Schoolgirl in Bangladesh with an air pollution mask. Photo: Adam Jones/flickr.com/cc by-sa
New figures from the WHO link indoor and outdoor air pollution to around 7 million premature deaths a year – more than double previous estimates.
Air pollution is now the world’s largest single environmental health risk, linked to around 7 million deaths in 2012, according to new estimates by the World Health Organization (WHO).
Regionally, South-East Asia has the largest air pollution-related health impacts, with a total of 3.3 million deaths linked to indoor air pollution and 2.6 million deaths related to outdoor air pollution.
After analysing the risk factors and taking into account revisions in methodology, WHO estimates that indoor air pollution was linked to 4.3 million deaths in households cooking over coal, wood and biomass stoves. The new estimate is explained by better information about pollution exposures among the approximately 2.9 billion people that live in homes using wood, coal or dung as their primary cooking fuel, as well as evidence about air pollution’s role in the development of cardiovascular and respiratory diseases, and cancers.
Outdoor air pollution was estimated to cause 3.7 million deaths. Because many people are exposed to both indoor and outdoor air pollution there is an overlap, and mortality attributed to the two sources cannot simply be added together, hence the total estimate of around 7 million deaths.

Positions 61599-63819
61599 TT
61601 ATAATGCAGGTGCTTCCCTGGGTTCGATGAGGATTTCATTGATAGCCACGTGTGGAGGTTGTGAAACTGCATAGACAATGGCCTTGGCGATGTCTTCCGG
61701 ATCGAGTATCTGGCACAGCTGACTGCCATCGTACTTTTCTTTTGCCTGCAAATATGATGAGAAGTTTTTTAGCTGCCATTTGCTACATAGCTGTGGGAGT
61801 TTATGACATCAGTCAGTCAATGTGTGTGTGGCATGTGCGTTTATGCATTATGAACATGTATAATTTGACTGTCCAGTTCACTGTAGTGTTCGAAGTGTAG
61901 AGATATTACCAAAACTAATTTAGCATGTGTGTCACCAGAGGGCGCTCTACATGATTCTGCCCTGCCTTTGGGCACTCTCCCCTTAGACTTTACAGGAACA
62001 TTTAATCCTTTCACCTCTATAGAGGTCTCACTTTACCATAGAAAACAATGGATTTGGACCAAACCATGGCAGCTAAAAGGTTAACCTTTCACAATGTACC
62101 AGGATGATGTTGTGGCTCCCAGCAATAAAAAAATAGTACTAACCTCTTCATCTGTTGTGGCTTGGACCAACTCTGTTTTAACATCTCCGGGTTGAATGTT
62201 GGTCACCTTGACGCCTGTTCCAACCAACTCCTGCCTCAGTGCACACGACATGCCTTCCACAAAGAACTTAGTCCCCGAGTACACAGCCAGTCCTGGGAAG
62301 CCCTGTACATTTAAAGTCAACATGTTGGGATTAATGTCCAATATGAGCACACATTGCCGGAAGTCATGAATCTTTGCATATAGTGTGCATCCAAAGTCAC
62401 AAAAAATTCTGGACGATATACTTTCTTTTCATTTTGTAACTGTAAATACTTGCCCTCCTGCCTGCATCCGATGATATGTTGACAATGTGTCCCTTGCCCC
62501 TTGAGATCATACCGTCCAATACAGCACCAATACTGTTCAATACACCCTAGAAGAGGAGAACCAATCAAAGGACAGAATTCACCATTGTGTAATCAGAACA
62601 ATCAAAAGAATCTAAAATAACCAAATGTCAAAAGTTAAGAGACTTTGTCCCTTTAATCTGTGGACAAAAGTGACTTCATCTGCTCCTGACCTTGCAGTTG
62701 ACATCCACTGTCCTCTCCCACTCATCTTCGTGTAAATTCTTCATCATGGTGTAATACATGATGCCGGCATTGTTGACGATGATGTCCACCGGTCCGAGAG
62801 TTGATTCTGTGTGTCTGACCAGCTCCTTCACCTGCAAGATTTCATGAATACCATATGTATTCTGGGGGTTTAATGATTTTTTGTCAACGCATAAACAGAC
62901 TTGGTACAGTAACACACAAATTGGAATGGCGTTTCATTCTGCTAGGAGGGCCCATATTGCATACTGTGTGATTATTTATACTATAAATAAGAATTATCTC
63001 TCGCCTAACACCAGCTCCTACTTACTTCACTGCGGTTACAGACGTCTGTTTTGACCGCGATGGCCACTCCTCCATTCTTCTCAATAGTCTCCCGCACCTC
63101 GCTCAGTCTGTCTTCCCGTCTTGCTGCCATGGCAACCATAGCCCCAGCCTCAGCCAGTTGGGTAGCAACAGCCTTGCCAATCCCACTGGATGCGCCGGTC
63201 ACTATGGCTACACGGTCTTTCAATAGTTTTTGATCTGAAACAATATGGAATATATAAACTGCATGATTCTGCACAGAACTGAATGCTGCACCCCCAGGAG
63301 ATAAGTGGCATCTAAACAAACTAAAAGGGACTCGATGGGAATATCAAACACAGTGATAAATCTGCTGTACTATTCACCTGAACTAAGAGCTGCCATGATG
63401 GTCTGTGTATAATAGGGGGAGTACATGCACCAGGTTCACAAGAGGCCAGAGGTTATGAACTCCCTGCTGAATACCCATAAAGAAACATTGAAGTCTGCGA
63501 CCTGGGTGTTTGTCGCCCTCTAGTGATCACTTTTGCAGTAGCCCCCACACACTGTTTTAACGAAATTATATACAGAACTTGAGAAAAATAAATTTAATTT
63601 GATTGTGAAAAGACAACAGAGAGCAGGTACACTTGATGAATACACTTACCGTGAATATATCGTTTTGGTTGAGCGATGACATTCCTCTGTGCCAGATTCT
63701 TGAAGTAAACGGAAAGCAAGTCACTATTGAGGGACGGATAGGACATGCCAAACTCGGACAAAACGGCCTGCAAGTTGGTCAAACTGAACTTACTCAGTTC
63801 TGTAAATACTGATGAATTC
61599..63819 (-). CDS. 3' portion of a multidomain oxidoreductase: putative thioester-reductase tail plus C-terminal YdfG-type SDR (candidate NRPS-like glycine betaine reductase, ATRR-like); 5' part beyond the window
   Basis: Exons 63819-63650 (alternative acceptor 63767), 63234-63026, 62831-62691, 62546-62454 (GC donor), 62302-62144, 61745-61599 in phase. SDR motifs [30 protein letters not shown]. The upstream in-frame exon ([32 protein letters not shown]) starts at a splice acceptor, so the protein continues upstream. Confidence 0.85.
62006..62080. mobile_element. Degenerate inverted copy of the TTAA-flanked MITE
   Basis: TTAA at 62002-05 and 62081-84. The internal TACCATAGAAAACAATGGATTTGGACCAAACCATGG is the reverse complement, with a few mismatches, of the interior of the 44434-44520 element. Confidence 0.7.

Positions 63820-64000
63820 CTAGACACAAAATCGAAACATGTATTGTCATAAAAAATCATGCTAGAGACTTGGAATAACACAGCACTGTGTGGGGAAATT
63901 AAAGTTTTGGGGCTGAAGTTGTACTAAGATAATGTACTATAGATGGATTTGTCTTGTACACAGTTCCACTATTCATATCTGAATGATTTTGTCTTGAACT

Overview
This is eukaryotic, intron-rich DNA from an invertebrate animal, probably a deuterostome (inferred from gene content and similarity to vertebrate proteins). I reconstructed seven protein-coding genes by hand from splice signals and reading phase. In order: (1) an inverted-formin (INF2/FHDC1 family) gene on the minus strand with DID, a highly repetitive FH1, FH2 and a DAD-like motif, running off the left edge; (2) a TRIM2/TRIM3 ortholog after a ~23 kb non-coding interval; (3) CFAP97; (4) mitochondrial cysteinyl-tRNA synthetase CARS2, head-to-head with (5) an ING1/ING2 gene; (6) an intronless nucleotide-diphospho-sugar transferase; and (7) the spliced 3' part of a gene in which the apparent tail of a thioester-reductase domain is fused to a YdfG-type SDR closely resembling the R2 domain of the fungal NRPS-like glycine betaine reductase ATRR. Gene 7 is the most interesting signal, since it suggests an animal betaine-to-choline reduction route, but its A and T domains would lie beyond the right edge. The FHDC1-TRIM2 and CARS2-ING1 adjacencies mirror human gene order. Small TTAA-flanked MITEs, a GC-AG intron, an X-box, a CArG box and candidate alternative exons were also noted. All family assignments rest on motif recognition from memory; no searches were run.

A breakdown of deaths attributed to specific diseases underlines that the vast majority of air pollution deaths are due to cardiovascular diseases. For outdoor air pollution, the cause of deaths was attributed to: ischaemic heart disease (40%); stroke (40%); chronic obstructive pulmonary disease (COPD) (11%); lung cancer (6%); and acute lower respiratory infections in children (3%).
For indoor air pollution, the causes of deaths were: stroke (34%); ischaemic heart disease (26%); COPD (22%); acute lower respiratory infections in children (12%); and lung cancer (6%).
“The risks from air pollution are now far greater than previously thought or understood, particularly for heart disease and strokes,” said Dr Maria Neira, Director of WHO’s Department for Public Health, Environmental and Social Determinants of Health. “Few risks have a greater impact on global health today than air pollution; the evidence signals the need for concerted action to clean up the air we all breathe.”
Source: WHO press release, 25 March 2014.